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Is it a good idea to buy a used 5'8" Nordheimer from a dealer for $6000? (Read 2073 times)

Offline alexjr1543

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Currently, I have a Yamaha CVP-301 which I've had for a long time. It's nice to be able to play with different voices including harpsichord and organ, never have to tune it yet easily be able to tune it to any pitch or temperament I want, be able to record myself, and most importantly, practice with headphones. However, at my level, this instrument simply doesn't cut it anymore. Its action is definitely quite nice, although it's developed a few problems recently.

In my search for pianos that cost around $5000 or less, I found something that seems too good to be true: a used Nordheimer 5'8" grand for around $6000 (only $1000 above the budget). I actually went to the store and played it-- the instrument appeared to be well restored. It looked quite similar to a Steinway, and the salesperson told me that this is because at some point, Nordheimer did work together with Steinway. I forgot to ask how old it was, but it seems to have real ivory keys, so it's pretty old judging from that. When I played it, it had a decent tone and the action felt good. It was a bit bright, yet I was able to achieve a surprisingly beautiful sound playing a more quiet, lyrical piece, and its bass was decent in my opinion. It also worked well for playing Bach as well as Beethoven. It was tucked into the corner of the not-very-large room it was in (large enough to house a few similar-sized grands), and the room had a wood floor, so that may have affected the sound a bit. The only problem I noticed was that a few notes were slightly out of tune. There was a newer Yamaha next to it that had a nicer tone, but that one had more room around it, so this may also have been a factor. The cheapest pianos I previously played that I liked were uprights which were no cheaper than $8500.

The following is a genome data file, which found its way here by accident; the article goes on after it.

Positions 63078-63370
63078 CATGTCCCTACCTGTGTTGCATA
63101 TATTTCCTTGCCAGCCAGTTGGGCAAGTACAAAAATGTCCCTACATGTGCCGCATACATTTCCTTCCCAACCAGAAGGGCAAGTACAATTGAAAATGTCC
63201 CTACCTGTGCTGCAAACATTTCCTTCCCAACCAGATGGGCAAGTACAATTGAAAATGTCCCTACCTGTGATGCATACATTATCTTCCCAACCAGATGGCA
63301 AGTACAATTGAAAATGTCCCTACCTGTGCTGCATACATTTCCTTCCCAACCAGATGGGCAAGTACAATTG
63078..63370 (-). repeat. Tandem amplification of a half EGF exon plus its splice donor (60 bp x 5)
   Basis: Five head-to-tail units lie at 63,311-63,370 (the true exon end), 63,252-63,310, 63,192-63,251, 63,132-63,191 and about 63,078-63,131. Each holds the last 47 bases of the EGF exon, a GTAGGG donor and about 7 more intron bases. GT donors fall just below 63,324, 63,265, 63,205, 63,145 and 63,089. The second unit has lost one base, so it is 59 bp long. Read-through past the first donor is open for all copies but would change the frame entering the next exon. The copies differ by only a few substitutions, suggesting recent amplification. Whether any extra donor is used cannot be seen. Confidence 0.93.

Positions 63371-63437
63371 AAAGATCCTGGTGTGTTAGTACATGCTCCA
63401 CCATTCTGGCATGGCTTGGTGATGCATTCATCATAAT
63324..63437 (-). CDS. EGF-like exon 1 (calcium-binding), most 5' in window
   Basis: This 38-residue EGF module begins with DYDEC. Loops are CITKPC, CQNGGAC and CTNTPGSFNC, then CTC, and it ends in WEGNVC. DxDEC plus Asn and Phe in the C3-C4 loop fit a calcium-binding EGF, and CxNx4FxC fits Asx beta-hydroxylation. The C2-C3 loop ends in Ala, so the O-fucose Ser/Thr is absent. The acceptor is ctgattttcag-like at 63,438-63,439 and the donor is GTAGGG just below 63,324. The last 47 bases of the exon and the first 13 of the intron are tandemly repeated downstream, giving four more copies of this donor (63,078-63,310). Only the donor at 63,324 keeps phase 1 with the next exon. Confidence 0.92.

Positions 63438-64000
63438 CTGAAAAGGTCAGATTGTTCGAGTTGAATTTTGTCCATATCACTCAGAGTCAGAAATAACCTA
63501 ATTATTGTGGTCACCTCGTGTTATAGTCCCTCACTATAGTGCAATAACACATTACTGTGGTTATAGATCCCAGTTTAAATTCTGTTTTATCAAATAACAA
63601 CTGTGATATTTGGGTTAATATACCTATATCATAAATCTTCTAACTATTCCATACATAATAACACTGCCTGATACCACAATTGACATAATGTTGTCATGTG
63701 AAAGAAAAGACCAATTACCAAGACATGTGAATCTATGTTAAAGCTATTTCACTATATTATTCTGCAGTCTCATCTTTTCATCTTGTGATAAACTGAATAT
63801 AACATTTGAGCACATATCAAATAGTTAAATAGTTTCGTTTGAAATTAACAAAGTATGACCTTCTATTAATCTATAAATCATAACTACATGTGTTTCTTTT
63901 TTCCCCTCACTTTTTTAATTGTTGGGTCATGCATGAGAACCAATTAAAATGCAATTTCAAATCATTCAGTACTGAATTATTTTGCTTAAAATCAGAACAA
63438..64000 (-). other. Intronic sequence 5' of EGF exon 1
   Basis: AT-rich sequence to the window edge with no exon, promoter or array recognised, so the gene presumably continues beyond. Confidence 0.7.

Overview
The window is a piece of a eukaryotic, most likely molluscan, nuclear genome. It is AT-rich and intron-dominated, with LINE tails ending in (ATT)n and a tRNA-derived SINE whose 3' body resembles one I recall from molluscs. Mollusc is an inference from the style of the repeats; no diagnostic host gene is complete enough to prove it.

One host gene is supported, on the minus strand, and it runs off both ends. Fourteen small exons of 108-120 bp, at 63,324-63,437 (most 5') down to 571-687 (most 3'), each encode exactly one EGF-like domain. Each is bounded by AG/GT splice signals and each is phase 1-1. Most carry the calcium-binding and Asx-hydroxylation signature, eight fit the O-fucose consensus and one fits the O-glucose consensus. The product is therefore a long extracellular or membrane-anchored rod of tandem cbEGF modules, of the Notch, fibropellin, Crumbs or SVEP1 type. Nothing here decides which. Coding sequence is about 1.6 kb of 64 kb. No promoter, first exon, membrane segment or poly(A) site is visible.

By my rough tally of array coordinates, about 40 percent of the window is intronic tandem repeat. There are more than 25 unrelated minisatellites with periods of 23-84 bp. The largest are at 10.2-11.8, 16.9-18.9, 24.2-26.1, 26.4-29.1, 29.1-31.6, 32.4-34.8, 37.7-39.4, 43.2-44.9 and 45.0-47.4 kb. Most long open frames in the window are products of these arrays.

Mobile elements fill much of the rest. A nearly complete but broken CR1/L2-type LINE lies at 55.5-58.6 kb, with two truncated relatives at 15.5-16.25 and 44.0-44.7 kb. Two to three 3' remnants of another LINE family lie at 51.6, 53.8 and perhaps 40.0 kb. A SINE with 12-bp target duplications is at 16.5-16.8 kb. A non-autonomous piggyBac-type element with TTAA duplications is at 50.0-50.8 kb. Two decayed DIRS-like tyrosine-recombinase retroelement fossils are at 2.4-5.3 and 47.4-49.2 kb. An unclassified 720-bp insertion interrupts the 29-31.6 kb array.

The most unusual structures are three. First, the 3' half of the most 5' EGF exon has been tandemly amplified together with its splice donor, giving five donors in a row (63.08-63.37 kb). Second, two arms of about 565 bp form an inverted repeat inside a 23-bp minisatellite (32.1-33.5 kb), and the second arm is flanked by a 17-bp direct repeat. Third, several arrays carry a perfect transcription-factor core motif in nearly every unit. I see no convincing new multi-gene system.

I guess my question is both whether it is a good idea to buy this particular piano and whether it is a good idea to buy a piano for such a price in general. It will definitely cost me in the future, but if all goes well (key word being if), I'll probably be able to handle it. My mother is really the one who wants me to buy a decent instrument in general and she is encouraging me, so she does promise to help with this, but it is quite an expense for me, since I have not even finished university yet (hopefully a year to go); I was planning (and still am) to wait until I get my own income and buy myself a much finer instrument after saving for a few years, and I guess the main choice is whether to wait longer and have a decent instrument in the meantime, or be stuck with the Clavinova while I wait. She also wants to sell her old violin, so this can help the expenses (even if we don't buy a piano, she wants to sell the violin anyway, since she has another one). My father is certainly against it, being more financially responsible than her, and I am not surprised that he is, but I would say we are quite comfortable financially, since, before my mother recently quit her job, she made a more than liveable amount of money, yet my father's income dwarfs that. The problem is that if I don't buy it, I may very well regret not taking advantage of such an opportunity-- as I've said, I've played lesser instruments that were more expensive, and this one also comes with a warranty and free first tuning. If I do buy it, though, I may regret the greater debt. I don't have to pay off my debt while I'm still in school, but I have no idea how easy or hard I'll have it afterwards.